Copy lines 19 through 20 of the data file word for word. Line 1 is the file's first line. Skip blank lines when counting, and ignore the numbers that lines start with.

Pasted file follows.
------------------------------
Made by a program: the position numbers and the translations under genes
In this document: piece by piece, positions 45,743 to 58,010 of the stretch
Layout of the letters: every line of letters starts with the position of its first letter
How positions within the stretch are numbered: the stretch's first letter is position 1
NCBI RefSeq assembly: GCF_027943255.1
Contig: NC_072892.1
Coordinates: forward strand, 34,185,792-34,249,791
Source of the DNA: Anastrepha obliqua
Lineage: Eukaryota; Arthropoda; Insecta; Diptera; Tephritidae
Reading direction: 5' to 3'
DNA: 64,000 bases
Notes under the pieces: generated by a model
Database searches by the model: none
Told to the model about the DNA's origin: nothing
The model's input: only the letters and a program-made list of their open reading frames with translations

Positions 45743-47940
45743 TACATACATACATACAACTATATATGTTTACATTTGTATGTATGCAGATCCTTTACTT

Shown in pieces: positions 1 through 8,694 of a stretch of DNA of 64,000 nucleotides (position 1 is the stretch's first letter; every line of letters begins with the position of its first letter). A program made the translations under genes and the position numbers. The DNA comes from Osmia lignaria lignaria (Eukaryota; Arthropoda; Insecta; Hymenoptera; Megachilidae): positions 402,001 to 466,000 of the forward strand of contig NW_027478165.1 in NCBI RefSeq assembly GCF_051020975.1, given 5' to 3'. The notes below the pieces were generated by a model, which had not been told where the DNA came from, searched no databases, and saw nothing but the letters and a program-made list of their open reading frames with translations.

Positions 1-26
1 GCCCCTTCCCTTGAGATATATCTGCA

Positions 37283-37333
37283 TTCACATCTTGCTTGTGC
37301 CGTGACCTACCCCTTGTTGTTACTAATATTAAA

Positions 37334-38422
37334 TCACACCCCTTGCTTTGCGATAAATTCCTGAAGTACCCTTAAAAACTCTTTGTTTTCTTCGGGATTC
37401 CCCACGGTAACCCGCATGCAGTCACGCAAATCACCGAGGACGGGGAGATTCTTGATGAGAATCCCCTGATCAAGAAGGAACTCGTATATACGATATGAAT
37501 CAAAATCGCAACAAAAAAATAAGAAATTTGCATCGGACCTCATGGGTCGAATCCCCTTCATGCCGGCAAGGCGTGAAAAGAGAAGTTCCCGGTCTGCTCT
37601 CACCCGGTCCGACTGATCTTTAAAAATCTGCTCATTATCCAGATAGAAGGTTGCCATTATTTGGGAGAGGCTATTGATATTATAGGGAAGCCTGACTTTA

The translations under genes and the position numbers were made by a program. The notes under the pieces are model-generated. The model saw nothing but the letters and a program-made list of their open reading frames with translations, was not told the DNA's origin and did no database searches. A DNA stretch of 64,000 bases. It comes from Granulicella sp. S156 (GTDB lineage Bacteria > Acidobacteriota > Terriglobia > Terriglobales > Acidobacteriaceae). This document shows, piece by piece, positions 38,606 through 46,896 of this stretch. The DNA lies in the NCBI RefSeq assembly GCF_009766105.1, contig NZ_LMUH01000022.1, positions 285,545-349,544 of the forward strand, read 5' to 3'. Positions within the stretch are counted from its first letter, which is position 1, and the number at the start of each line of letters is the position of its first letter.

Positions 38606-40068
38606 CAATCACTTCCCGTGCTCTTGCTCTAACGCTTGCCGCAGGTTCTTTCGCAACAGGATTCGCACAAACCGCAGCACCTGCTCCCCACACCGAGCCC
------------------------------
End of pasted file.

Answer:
Positions 1-26
1 GCCCCTTCCCTTGAGATATATCTGCA